Earlier this year Nestle acquired a 60% stake in China's Yinlu Foods Group for an undisclosed amount. The acquisition boosted its dairy business in the region.

On July 14 Ralcorp Holdings ( RAH) said it would spin off its Post Foods cereal unit, after twice rejecting unsolicited takeover bids from ConAgra Foods ( CAG).

By spinning off Post Foods, Ralcorp will concentrate on lower-priced non-branded foods while Post Foods will concentrate on braded cereals.

An unnamed source told Reuters that Ralcorp had already been considering the Post spinoff before being approached by ConAgra.

Under the spinoff, Post will issue between $1.1 billion and $1.2 billion of debt with net cash proceeds of about $1 billion to Ralcorp.

Ralcorp acquired Post from Kraft Foods ( KFT) three years ago for $2.6 billion, including debt.

On June 20 Colgate-Palmolive ( CL) said it completed the acquisition of the Sanex personal care brand from Unilever ( UN) for €672 million ($958.9 million).

"We are excited to move forward on this strategically important acquisition that will strengthen Colgate's positions in the shower gel and deodorant categories in Europe and our overall personal care business in that region," Colgate CEO Ian Cook said.

According to TheStreet guest contributor Trefis, the deal, which was imminent given Colgate's health cash position, strengthens the company's personal care business in Europe with shower gels and deodorants marketed under the Sanex brand amounting to sales of more than $265 million in 2010. It also helps Colgate focus on the higher-margin personal care business amidst rising commodity costs affecting household care product segments. Colgate believes the transaction would increase earnings by 4% and improve margins by 1% by 2012.


The deal also included Colgate selling its laundry detergent business in Colombia to Unilever for $215 million.

The selloff of Unilever's deodorants and bath-care business in Europe was required on antitrust grounds for European Union's clearance of the $1.82 billion purchase of Sara Lee's ( SLE) personal care business in 2010.

On June 13, Wendy's Wendy's Arby's ( WEN) agreed to sell its struggling Arby's chain to private equity group Roark Capital Group in deal that valued the sandwich chain at $430 million.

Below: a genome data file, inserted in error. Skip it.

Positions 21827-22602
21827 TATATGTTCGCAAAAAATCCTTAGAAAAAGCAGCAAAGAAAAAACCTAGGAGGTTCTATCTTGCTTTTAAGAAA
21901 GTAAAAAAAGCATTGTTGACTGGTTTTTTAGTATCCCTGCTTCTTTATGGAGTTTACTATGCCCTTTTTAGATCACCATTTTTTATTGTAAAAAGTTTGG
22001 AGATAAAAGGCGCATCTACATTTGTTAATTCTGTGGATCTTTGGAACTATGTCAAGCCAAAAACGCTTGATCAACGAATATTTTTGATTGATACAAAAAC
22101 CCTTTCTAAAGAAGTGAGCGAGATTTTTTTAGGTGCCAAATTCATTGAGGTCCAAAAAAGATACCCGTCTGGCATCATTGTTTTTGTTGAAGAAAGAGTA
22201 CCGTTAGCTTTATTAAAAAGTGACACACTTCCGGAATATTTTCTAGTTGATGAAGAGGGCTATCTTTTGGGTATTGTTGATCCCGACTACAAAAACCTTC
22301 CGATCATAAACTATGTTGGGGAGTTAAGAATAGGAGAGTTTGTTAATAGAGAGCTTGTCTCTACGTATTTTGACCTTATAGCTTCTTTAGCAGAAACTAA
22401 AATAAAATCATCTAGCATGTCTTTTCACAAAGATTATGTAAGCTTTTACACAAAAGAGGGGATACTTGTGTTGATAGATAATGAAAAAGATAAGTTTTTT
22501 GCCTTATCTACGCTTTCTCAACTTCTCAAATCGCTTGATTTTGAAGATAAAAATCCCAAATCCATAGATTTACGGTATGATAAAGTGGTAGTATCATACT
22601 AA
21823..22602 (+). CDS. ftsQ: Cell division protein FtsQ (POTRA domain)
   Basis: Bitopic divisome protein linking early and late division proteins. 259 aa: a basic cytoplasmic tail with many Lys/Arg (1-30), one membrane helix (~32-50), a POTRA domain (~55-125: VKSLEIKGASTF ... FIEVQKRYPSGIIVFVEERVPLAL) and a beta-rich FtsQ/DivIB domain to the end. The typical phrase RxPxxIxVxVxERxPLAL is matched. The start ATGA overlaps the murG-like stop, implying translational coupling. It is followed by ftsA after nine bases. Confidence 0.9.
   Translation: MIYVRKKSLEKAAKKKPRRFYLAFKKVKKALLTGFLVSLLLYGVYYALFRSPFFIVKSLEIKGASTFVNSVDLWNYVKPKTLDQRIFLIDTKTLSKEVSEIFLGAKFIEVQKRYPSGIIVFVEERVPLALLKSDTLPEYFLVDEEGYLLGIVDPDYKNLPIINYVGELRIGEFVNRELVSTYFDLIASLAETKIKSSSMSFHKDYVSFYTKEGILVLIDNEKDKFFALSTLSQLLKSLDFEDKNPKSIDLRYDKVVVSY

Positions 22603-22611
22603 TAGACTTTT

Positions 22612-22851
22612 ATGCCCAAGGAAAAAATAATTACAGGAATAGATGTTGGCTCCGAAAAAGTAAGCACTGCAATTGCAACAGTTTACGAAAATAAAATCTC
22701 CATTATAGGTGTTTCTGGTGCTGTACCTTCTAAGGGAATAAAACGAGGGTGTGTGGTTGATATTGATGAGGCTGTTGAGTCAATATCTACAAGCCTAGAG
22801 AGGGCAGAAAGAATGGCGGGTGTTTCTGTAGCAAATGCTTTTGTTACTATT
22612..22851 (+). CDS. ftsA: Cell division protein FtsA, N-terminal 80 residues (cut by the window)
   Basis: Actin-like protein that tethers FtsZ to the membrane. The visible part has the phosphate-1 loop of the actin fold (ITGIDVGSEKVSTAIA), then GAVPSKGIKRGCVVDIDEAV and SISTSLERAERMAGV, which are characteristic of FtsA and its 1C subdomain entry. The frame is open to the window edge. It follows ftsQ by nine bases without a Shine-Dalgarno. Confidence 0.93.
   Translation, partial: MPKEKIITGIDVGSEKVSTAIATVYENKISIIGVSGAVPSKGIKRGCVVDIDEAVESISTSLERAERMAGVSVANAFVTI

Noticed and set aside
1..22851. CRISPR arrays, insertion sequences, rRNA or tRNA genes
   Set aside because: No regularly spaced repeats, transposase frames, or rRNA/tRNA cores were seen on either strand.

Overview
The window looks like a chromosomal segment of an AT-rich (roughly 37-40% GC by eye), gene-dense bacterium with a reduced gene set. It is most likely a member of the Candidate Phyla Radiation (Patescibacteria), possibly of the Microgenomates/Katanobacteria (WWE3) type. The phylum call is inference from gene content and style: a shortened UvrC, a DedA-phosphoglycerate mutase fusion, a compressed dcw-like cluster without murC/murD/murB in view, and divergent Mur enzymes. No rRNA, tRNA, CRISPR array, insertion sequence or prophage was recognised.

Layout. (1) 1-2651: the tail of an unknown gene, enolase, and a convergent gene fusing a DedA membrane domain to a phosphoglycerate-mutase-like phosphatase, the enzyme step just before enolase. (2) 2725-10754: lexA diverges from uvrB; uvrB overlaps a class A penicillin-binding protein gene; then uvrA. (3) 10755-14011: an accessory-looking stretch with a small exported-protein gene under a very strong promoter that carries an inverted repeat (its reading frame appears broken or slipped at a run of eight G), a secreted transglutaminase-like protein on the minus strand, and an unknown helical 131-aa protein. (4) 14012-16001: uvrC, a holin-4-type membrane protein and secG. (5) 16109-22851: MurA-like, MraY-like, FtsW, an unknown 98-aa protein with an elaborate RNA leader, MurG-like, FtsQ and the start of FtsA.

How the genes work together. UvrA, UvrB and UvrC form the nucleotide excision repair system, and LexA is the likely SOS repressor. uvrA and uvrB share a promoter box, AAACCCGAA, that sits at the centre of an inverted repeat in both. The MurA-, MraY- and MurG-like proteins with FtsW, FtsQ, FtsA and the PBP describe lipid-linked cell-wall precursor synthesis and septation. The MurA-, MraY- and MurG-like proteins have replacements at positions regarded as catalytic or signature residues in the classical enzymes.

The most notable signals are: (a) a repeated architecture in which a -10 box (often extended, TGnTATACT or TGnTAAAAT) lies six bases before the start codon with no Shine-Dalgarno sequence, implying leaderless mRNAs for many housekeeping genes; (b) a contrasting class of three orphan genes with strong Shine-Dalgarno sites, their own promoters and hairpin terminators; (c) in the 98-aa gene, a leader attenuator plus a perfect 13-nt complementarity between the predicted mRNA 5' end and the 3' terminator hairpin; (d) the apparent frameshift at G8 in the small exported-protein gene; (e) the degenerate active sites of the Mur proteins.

The deal did not come as a surprise as Wendy's has said it was looking for strategic alternatives for Arby's, which has trailed Wendy's performance.

Under the terms of the deal, Wendy's will retain an 18.5% stake in Arby's, which has more than 3,600 restaurants systemwide. Wendy's will receive $130 million in cash at the closing of the deal; its 18.5% stake is expected to be valued at around $30 million.


Atlanta-based Roark Capital Group will assume around $190 million in debt related to the Arby's chain, which mainly consists of capital lease and sale-leaseback obligations.

Wendy's expects to realize an income tax benefit of around $80 million over the next few years.

The deal was expected to close early in the third quarter.

Molson Coors Brewing ( TAP) and Mexico's Grupo Modelo are reportedly in talks to make a joint bid for Foster's, according to June 3 reports, though other bidders may yet step forward for the Australian beer maker.

Foster's announced last year its intentions to divest its wine operations. The struggling business unit has been viewed as a deterrent to prospective buyers.

"It is 100% likely that they (Molson and Modelo) have been contemplating that kind of thing, but only in the sense that any major global brewer is always going to be looking at potential targets," Angus Gluskie, a portfolio manager at White Funds Management in Sydney, which holds Foster's shares, told the newswire. "But they have to make a decision on whether it is a good time or a bad time to act on it. There are a couple of strategic reasons why you may not do it and the Aussie dollar is probably the biggest of them."

Australian sources told Reuters that Foster's had not received a formal bid from Molson and Modelo.

Fosters' attractiveness stems from its high margins -- said to be around 37% for beer, nearly double that global competitors -- and 50% market share in Australia.

SABMiller, the world's second-largest brewer, could also be a likely bidder, according to sources who spoke to Reuters.

Both China's Tsingtao Brewery and Japan's Asahi Breweries have said they are not planning a bid for Foster's.

California Pizza Kitchen agreed to be sold to Golden Gate Capital for about $470 million, according to May 25 reports.

The deal valued California Pizza Kitchen at $18.50, a premium of nearly 11% compared with the California Pizza's closing price of $16.71 the day before news of the deal was reported.

California Pizza Kitchen, a casual-dining restaurant chain, operates around 250 stores in 32 states and a few foreign countries.

The pizza chain last spring hired an investment bank to explore a potential sale.

Hershey ( HSY)

Hershey ( HSY) could be a takeover target now that CEO David West left the confections maker to run Del Monte Foods, according to May 18 reports.

Operations chief John Bilbrey will replace West temporarily, and the board said it will "move quickly" to find a permanent CEO.


Citi analyst David Driscoll noted that West's exit from Hershey's masthead could make the company a prime takeover target, though he estimated the probability of a sale is only around 10%, up from his estimation of 2%.

Driscoll tapped Nestle ( NSRGY) or Kraft Foods ( KFT) as likely bidders who may view Hershey's executive changeup as "a good opportunity" to buy.